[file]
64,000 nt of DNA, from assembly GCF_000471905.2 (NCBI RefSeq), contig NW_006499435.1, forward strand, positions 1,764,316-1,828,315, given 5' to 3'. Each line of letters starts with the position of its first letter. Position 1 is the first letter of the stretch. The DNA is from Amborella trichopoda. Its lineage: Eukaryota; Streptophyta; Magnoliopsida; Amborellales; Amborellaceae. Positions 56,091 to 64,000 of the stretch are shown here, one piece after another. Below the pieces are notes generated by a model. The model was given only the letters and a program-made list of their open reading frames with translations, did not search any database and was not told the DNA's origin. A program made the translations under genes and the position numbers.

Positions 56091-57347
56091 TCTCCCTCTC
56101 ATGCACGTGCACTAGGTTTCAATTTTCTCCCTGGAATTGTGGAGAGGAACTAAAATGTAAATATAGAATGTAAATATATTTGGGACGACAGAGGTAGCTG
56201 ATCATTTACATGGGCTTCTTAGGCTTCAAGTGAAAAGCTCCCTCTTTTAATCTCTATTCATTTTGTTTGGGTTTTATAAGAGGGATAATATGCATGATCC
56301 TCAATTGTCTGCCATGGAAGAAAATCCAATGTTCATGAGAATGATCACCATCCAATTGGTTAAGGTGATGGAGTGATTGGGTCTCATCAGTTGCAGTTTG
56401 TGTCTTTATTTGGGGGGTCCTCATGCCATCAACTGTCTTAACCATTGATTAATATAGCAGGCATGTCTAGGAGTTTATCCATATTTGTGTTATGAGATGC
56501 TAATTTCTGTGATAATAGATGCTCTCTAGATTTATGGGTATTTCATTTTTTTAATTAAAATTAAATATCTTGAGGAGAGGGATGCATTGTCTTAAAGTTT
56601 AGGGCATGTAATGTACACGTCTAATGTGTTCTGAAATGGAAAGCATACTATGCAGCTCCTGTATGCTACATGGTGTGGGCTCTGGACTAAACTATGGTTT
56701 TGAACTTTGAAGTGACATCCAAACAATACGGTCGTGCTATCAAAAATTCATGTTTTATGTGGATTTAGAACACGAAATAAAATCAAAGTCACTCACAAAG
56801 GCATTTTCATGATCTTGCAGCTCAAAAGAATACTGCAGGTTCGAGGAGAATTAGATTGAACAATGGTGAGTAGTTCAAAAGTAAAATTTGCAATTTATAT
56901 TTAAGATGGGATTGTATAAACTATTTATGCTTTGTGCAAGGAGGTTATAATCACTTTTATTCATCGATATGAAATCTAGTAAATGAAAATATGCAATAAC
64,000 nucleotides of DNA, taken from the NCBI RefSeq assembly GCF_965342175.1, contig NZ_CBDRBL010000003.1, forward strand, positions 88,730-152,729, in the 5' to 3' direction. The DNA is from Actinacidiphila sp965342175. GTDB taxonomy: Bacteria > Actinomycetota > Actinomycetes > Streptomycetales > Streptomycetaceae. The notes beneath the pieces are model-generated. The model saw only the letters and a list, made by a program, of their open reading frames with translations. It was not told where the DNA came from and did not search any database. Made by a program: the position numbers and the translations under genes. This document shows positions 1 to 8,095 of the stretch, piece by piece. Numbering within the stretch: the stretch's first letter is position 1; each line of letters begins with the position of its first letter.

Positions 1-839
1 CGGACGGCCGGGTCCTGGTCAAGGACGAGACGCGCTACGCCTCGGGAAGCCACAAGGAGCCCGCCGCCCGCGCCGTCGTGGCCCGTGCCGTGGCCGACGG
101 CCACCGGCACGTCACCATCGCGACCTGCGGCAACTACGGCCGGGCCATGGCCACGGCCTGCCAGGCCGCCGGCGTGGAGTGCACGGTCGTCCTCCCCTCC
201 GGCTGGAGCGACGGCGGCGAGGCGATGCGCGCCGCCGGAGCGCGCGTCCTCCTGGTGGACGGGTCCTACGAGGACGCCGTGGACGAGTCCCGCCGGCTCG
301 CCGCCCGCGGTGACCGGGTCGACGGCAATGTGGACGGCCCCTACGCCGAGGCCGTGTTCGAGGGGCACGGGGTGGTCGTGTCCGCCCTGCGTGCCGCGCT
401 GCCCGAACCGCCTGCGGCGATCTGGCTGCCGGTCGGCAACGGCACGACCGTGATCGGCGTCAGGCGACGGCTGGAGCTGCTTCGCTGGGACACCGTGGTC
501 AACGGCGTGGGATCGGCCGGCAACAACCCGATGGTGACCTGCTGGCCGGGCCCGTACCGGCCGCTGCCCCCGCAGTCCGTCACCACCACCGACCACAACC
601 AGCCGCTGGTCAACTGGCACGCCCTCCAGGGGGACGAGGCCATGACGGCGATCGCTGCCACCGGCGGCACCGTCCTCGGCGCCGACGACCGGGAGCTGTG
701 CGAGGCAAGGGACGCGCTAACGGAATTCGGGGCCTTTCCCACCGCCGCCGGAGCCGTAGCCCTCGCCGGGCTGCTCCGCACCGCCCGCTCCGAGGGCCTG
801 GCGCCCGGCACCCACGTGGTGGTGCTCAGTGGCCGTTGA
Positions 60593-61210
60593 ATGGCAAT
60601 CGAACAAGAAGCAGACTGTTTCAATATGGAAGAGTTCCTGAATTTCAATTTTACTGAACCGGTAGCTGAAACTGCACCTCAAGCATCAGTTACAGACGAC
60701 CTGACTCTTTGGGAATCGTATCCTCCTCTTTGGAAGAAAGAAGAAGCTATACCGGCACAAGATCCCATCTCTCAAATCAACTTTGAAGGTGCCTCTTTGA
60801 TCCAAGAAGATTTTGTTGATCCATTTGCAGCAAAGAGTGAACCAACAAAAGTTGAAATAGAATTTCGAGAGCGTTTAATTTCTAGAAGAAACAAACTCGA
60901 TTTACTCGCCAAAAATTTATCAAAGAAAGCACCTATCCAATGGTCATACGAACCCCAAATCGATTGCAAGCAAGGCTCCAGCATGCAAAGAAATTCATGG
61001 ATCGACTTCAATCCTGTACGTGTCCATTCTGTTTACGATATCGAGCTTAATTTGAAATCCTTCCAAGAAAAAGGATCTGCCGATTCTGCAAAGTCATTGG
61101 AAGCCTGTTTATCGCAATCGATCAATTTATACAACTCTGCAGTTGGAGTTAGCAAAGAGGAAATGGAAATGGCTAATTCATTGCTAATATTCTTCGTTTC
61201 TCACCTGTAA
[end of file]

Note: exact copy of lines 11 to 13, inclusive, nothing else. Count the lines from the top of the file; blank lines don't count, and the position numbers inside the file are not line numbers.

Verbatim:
56801 GCATTTTCATGATCTTGCAGCTCAAAAGAATACTGCAGGTTCGAGGAGAATTAGATTGAACAATGGTGAGTAGTTCAAAAGTAAAATTTGCAATTTATAT
56901 TTAAGATGGGATTGTATAAACTATTTATGCTTTGTGCAAGGAGGTTATAATCACTTTTATTCATCGATATGAAATCTAGTAAATGAAAATATGCAATAAC
64,000 nucleotides of DNA, taken from the NCBI RefSeq assembly GCF_965342175.1, contig NZ_CBDRBL010000003.1, forward strand, positions 88,730-152,729, in the 5' to 3' direction. The DNA is from Actinacidiphila sp965342175. GTDB taxonomy: Bacteria > Actinomycetota > Actinomycetes > Streptomycetales > Streptomycetaceae. The notes beneath the pieces are model-generated. The model saw only the letters and a list, made by a program, of their open reading frames with translations. It was not told where the DNA came from and did not search any database. Made by a program: the position numbers and the translations under genes. This document shows positions 1 to 8,095 of the stretch, piece by piece. Numbering within the stretch: the stretch's first letter is position 1; each line of letters begins with the position of its first letter.